Social media indeed played a part in the Arab uprisings. Networks formed online were crucial in organizing a core group of activists, specifically in Egypt. Civil society leaders in Arab countries emphasized the role of "the internet, mobile phones, and social media" in the protests. Additionally, digital media has been used by Arabs to exercise freedom of speech and as a space for civic engagement.
Arab-American news outlets find they must compete with this abundance of online content in order to evolve alongside readers who are increasingly turning to the internet for information. Newspapers have made the greatest inroads here so far, with most offering at least some form of digital content, while still maintaining print versions for older generations and those who prefer a physical newspaper. Radio programs, in light of the continuing challenge to find advertising sponsorship, are beginning to shift online. Arab-American television, on the other hand, has yet to even really find a place amid the satellite programming available from Arab countries.
There are numerous Arab satellite channels and networks broadcasting news across the Middle East and North Africa, many of which can be accessed in the United States on websites such as Live Station, as well as over satellite because they are "free-to-air" feeds. Free-to-air programming is transmitted in unencrypted form, allowing anyone with the appropriate equipment to receive the signal and view content without a cable or satellite subscription. This means channels not available from cable or major satellite providers are accessible via free-to-air services. Viewers in the United States are able to pick up the signals from the Arab news channels, usually over satellite Galaxy 19.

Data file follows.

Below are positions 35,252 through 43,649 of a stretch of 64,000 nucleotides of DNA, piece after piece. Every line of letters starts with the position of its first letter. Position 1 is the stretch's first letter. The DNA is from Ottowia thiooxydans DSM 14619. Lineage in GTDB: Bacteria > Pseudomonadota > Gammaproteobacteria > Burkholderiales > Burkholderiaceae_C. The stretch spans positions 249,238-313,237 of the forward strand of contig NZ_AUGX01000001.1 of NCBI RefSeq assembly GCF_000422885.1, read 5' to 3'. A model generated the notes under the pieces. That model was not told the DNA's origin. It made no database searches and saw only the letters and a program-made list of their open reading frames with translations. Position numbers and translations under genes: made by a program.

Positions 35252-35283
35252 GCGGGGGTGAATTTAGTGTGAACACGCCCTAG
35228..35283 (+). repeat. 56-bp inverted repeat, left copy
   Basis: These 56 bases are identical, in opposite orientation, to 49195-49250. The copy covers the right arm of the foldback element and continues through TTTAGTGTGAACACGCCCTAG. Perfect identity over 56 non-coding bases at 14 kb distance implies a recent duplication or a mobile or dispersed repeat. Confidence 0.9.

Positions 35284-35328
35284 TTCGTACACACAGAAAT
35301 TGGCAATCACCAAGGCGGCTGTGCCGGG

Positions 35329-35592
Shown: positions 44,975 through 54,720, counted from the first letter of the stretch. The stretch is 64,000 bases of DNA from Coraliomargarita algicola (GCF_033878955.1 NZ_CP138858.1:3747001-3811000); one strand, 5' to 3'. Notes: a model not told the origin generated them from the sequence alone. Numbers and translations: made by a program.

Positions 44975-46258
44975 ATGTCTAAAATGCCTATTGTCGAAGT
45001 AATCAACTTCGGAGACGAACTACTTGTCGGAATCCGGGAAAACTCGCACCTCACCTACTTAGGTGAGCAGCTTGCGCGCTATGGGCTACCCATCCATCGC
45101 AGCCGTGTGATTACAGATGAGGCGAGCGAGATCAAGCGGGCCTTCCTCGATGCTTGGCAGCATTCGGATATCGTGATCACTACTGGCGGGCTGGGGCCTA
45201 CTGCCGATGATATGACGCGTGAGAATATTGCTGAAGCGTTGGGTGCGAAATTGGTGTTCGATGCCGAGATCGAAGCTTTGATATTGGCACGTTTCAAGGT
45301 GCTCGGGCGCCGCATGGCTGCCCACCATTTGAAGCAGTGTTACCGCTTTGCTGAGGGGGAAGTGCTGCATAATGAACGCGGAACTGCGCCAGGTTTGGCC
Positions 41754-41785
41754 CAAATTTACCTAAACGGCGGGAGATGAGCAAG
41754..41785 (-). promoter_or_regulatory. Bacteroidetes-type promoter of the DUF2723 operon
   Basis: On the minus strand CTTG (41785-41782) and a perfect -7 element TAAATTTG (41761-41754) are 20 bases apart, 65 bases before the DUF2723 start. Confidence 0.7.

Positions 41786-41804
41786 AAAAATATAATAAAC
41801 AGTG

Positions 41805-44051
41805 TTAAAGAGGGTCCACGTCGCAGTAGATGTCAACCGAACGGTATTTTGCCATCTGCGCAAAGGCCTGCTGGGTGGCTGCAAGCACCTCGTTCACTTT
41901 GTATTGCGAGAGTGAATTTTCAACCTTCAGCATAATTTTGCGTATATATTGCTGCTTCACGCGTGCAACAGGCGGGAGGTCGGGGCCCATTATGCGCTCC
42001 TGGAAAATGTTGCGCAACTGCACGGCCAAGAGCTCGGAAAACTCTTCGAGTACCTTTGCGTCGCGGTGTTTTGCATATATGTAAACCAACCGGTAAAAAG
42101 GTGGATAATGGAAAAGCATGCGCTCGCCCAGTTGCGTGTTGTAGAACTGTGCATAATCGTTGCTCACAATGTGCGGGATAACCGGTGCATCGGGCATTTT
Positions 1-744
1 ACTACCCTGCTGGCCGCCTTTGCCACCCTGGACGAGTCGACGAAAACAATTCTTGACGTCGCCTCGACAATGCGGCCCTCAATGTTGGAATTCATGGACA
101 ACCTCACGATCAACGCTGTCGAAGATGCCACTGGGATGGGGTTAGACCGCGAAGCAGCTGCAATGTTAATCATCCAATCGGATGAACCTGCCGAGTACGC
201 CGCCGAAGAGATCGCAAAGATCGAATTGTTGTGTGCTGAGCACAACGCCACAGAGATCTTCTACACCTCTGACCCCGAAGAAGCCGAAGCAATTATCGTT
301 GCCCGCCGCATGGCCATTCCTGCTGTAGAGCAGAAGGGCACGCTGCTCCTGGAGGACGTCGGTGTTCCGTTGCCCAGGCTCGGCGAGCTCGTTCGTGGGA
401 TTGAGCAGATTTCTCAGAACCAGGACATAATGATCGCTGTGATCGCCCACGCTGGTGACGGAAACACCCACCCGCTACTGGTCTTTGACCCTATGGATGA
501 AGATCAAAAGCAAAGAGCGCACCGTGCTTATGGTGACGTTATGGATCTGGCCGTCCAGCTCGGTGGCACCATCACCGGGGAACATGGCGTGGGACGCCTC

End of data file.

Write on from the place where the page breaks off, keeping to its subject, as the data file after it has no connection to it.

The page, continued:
Al Jazeera English is slowly gaining popularity in the United States. While Arab news channels in the Middle East and North Africa tend to be delivered to U.S. audiences exclusively via satellite or online, Al Jazeera English is also carried by a handful of cable providers-Time Warner Cable, Buckeye Cable, Burlington Telecom, Full Channel, Comcast, and Verizon Fios. The cable markets that have access to Al Jazeera English are New York, N.Y.; Toledo, Ohio; Burlington, Vt.; Bristol, R.I, and the Washington, D.C. region.
Al Jazeera's first day on the air was 1 November 1996. It offered 6 hours of programming per day; this increased to 12 hours of programming by the end of 1997. It was broadcast to the immediate neighborhood as a terrestrial signal, and on cable. Al Jazeera is also available through satellites (which was also free to users in the Arab world), although Qatar, and many other Arab countries barred private individuals from having satellite dishes until 2001.
At the time of the Al Jazeera Media Network launch, Arabsat was the only satellite broadcasting to the Middle East, and for the first year could only offer Al Jazeera a weak C-band transponder that needed a large satellite dish for reception. A more powerful Ku-band transponder became available as a peace-offering after its user, Canal France International, accidentally beamed 30 minutes of pornography into ultraconservative Saudi Arabia.